A STRIPPED and disused former bank houses SPACE, the gallery in
which Maciej Hoffman's unstretched and unframed canvases currently
hang. As a not-for-profit enterprise in property that could be let
commercially at any time, this liminal space with its whitewashed
blocks and exposed wiring is the perfect setting for Hoffman's
existential and expressionist art.
The child of artists, Hoffman was antagonistic to following in
his parents' footsteps, which resulted in a "troubled" childhood.
He was a teenager during the beginning of martial law in Poland.
Then came the fall of Communism and his immersion in the birth of
Polish capitalism. For 15 years, he worked for one of the biggest
advertising agencies in Poland; but this freedom to use art for
commercial purposes, combined with the unrelenting dominance of the
profit principle, came to seem as much of a trap and constraint as
that which he had experienced under Communism itself.
Hoffman's canvases hang from the ceiling, as well as on the
walls of SPACE, forming walls within walls, a maze of images to
circumnavigate, and a recreation of the traps that Communism and
commerce represented for him. Yet, on these immense canvases, where
all the angst of the world seems spilled out in drips and splatters
on distressed surfaces depicting equally distressed characters with
existential force and a seeming spontaneity of style, he has also
realised his vision of freedom.
There is great freedom and improvisation in his gestural
brushstrokes, overlaid with flecks and drips of paint, creating the
sensation that he has almost physically attacked the canvas; and
yet concept and composition also clearly underpin his
First, he says, "there is always a concept, an idea." As he
works, however, intuition guides him, and the painting paints
itself. The images that emerge from this maelstrom of paint,
although often founded in the darkness of existential angst,
exhibit a dynamism and energy that move towards freedom.
Escape and Dynamic move from darkness into
light, the violence of the brushwork conveying the force of their
motion. The One depicts bowed, cowled figures, forming a
mass of interlocking downward-looking faces, from which one
upward-thrusting, ecstatic figure emerges unhooded, and eyeballing
the crimson sky.
Hoffman is interested in art as freedom. His sense is that our
control-systems for classification, measurement, and supervision
are narrowing our space for what is irrational, imperfect, or
disordered. Artistic creation remains the one real margin of
freedom we can use.
His is an art that connects with the work and styles of earlier
émigré Polish artists in the UK, such as the mystical expressionism
of Marian Bohusz-Szyszko, and the satirical expressionism of
Stanislaw Frenkiel. It also has synergies with the continuing
resurgence of neo-expressionism, which is currently well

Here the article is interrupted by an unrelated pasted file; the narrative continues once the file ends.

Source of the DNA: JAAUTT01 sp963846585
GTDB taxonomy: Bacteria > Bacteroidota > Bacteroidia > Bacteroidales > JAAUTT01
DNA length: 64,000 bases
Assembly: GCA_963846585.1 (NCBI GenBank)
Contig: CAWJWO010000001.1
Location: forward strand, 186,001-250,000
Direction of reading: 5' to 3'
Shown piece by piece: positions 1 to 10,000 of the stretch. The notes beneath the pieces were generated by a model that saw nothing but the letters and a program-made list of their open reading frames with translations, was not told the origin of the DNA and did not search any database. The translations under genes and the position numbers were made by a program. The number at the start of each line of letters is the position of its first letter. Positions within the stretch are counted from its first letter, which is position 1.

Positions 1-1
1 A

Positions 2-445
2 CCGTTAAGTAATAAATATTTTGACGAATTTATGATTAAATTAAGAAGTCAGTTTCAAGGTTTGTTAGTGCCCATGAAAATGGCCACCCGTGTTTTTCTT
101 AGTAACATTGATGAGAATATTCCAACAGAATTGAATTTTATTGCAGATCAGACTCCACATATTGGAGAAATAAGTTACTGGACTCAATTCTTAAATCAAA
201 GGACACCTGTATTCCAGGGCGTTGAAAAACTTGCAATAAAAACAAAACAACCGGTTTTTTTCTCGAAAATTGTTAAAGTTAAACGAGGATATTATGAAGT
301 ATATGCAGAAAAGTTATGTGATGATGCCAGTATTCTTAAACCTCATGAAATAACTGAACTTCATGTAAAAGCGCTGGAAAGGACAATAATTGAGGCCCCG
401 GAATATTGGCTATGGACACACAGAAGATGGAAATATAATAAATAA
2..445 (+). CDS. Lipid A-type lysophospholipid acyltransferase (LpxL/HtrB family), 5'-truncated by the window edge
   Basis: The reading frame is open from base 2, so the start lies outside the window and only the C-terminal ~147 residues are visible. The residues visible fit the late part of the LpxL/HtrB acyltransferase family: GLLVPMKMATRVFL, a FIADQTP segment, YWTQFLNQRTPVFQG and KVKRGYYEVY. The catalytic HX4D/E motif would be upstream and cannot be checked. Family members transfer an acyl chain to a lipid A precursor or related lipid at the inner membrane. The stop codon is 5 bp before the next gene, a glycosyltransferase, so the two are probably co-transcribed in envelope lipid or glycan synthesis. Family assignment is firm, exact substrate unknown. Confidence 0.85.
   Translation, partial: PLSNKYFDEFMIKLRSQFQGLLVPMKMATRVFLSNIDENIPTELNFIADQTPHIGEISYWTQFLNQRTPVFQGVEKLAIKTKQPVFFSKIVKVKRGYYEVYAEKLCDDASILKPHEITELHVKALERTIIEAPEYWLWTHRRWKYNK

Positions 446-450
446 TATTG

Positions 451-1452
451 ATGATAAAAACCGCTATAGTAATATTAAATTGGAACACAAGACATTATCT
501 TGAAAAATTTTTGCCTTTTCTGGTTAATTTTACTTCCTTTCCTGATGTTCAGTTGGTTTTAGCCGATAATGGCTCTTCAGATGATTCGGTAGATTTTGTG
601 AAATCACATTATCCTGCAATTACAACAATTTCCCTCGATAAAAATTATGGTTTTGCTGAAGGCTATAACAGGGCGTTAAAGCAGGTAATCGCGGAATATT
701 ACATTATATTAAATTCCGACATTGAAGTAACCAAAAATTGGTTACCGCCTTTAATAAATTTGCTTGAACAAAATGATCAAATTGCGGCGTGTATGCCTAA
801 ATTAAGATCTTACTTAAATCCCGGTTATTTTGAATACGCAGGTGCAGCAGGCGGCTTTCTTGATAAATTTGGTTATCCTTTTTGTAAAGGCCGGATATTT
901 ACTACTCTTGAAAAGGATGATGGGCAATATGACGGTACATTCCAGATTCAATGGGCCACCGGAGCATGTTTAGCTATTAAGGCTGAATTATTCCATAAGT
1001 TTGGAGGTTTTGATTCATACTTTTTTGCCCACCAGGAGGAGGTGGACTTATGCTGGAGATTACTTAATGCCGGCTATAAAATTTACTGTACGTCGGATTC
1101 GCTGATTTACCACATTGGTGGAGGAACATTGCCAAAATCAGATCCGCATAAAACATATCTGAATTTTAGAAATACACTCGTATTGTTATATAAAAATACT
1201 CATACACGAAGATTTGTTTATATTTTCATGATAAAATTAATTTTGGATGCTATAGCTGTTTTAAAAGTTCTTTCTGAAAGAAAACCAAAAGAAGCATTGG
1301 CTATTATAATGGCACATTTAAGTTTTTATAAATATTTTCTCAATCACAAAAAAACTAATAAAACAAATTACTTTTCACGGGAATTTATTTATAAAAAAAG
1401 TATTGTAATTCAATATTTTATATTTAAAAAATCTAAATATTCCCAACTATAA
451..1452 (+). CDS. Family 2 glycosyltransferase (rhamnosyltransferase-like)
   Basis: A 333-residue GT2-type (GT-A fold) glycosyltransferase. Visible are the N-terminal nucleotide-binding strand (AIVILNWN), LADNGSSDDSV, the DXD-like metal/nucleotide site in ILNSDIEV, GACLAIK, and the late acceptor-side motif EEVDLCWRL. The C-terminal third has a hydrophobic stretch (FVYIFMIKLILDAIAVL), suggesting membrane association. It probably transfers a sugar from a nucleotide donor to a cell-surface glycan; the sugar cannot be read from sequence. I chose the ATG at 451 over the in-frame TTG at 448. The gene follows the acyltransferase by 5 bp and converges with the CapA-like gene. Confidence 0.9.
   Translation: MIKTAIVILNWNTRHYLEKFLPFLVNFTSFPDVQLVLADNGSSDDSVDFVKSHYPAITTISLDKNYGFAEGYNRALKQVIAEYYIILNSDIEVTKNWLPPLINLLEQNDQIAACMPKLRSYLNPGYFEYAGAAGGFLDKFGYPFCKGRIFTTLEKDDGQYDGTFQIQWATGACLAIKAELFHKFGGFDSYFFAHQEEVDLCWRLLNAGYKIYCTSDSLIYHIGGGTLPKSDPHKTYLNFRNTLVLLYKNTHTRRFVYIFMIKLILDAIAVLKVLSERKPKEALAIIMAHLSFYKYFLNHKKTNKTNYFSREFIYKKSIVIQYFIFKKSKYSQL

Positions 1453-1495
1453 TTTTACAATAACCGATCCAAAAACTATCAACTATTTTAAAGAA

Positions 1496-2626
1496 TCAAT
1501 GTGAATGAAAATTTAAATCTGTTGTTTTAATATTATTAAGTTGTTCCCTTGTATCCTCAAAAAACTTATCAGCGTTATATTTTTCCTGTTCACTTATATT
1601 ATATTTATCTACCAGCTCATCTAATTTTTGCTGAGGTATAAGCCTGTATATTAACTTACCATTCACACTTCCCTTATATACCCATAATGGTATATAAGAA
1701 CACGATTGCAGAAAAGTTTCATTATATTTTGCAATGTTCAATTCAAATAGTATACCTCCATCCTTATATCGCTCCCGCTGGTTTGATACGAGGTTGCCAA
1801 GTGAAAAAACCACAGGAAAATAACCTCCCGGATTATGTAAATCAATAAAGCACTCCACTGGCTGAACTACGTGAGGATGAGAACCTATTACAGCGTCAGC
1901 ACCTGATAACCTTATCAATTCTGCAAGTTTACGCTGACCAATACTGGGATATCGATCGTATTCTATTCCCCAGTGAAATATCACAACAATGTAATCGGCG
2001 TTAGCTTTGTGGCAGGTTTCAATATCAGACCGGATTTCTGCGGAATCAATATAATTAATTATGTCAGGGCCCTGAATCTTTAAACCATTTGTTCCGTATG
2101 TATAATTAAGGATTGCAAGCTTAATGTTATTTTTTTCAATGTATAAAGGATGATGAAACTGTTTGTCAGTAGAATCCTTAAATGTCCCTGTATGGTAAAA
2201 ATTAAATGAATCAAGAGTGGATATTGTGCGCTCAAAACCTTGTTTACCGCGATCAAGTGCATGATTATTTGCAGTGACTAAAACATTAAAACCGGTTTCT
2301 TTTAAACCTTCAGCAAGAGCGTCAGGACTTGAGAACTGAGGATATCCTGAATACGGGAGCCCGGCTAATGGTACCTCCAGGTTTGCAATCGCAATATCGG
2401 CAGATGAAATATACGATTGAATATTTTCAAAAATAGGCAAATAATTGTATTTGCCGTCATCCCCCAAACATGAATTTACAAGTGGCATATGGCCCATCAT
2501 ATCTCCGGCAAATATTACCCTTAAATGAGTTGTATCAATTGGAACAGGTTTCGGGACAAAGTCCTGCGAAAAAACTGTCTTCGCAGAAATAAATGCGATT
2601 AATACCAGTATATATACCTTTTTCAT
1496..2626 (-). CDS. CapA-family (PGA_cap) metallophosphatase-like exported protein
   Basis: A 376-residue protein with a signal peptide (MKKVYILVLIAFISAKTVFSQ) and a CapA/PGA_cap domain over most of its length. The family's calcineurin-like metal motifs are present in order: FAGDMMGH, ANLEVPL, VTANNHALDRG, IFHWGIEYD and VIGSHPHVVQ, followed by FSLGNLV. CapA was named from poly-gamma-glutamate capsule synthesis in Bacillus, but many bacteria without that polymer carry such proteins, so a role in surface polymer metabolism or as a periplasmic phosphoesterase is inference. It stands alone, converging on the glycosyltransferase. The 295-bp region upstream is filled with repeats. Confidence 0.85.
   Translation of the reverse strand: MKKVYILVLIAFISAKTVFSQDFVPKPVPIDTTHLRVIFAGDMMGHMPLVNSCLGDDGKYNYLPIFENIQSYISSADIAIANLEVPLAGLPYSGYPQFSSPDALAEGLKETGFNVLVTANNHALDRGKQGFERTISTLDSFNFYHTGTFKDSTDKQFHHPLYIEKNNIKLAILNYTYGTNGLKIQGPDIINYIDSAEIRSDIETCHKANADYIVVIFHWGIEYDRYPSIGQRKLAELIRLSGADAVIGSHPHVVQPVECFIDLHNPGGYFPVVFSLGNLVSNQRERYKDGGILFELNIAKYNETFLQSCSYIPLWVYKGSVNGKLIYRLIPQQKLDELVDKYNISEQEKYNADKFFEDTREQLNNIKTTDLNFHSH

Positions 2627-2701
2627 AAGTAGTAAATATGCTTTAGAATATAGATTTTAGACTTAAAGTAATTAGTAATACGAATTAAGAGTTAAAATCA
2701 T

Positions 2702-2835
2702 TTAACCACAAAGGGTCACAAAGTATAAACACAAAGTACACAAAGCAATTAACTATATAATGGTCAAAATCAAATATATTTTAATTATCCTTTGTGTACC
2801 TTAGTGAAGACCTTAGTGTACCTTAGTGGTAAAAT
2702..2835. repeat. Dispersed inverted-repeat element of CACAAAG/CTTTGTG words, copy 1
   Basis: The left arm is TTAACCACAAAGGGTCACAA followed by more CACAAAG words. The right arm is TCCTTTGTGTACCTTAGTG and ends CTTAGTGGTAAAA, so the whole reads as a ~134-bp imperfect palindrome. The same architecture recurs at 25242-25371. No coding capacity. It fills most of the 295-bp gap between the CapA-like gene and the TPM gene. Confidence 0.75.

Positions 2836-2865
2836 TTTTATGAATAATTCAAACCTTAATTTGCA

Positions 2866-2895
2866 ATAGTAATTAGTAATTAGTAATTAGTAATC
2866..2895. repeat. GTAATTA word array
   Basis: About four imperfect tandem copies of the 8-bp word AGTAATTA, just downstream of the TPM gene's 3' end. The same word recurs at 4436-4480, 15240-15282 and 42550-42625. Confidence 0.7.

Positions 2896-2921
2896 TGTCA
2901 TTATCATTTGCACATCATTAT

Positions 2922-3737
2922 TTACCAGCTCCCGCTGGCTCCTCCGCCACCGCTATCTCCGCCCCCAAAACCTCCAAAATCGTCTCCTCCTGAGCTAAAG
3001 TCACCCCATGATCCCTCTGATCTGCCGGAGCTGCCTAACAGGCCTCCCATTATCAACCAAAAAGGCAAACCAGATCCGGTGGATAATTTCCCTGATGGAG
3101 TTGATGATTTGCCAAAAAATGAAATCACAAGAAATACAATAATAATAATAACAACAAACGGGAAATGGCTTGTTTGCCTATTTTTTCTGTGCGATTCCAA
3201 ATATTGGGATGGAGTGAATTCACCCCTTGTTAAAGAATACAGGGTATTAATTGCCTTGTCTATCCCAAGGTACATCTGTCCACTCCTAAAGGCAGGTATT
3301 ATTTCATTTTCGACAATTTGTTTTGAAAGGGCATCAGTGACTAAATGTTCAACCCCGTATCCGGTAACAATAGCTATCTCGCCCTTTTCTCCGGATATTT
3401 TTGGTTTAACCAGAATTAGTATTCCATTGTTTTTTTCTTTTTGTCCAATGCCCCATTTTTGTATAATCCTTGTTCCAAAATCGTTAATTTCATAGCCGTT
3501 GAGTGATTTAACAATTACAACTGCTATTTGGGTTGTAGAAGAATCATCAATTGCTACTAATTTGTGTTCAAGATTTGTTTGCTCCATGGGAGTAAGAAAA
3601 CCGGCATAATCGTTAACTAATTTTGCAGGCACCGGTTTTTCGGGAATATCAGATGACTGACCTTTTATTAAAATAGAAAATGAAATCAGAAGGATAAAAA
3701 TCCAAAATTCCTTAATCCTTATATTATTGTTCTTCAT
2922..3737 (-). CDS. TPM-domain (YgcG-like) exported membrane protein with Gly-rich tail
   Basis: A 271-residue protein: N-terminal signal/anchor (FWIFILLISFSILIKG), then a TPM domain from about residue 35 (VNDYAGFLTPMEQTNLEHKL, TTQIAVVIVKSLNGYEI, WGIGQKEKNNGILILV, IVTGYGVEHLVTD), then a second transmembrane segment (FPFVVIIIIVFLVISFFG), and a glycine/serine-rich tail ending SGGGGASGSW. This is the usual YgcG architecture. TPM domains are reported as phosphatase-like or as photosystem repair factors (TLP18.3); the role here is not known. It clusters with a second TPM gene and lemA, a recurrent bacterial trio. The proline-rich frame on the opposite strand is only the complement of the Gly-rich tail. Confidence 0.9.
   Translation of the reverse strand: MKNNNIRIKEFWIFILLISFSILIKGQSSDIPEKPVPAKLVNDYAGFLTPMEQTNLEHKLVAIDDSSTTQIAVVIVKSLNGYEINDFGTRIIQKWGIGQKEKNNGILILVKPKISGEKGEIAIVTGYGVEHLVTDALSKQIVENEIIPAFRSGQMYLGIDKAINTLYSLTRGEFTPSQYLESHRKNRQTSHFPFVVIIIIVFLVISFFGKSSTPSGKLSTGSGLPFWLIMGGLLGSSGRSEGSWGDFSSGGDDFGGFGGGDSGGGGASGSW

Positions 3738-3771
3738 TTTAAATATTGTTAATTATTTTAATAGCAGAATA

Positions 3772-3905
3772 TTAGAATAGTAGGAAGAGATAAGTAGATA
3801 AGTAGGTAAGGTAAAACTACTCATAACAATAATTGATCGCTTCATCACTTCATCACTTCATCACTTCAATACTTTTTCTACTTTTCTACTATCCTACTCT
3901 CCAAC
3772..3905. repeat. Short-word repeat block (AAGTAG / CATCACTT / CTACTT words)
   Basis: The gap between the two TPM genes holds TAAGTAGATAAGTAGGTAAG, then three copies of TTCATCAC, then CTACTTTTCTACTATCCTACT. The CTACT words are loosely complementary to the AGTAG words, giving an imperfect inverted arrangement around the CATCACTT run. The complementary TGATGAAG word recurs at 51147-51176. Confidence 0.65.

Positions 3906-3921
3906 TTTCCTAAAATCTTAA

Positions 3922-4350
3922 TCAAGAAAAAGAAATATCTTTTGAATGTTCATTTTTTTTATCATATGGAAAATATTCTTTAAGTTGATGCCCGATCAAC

represented in London through the work of Philippe Vandenberg,
which can be seen at the gallery Hauser & Wirth in
Hoffman's philosophical or intellectual expressionism (to borrow
a phrase often used of Marlene Dumas) also makes sense within the
modern history of Polish art, where the Symbolism of Józef
Mehoffer, Janusz Bogucki's promotion of the sacred in art, and the
neo-Byzantine iconography of Jerzy Nowosielski all reflect on the
meaning of human existence as being more than the material
Hoffman studied philosophy at the Faculty of Theology at the
Papal Theological Academy in Wroclaw - the study of "life", he has
said. The subjects that interest him are those "issues that puzzle
us throughout the years, forming our way of looking at the world,
Our reluctance genuinely to explore these issues features in
another key image from this exhibition, But what's going
on? - a question posed by those whose covered faces prevent
their seeing. It is his willingness to look into the abyss,
enabling the abyss to look at us, that makes his work both so
striking and such a challenge.
Ultimately, his are grandiose, dramatic works, full of the
tension and conflict by which, he says, he is frequently seized -
the collision of thoughts with reality. Stress and fear flow from
the problems of the everyday through the walls of his studio to rip
apart the work. Almost all his days, he says, are accompanied by
stress and the fear of danger, encircled, as he is, by a world in
which a price is paid for each breath. Chaim Soutine, Willem de
Kooning, and Anselm Kiefer are each inspirations and references,
but Hoffman is assuredly his own man, with his own existential
vision. His fluid, gestural manipulation of paint on canvas is
seemingly raw, random, and unfinished; and yet the emotional impact
of both his angst and his search for freedom is as great as the
size of the works themselves.
Maciej Hoffman is exhibiting work at SPACE Gallery, 141 High
Street, Southgate, London N14, until the end of the month. Opening
hours are: Monday to Friday, 5.30-7.30 p.m.; Saturday, noon-4 p.m.;
Sunday, noon-4 p.m.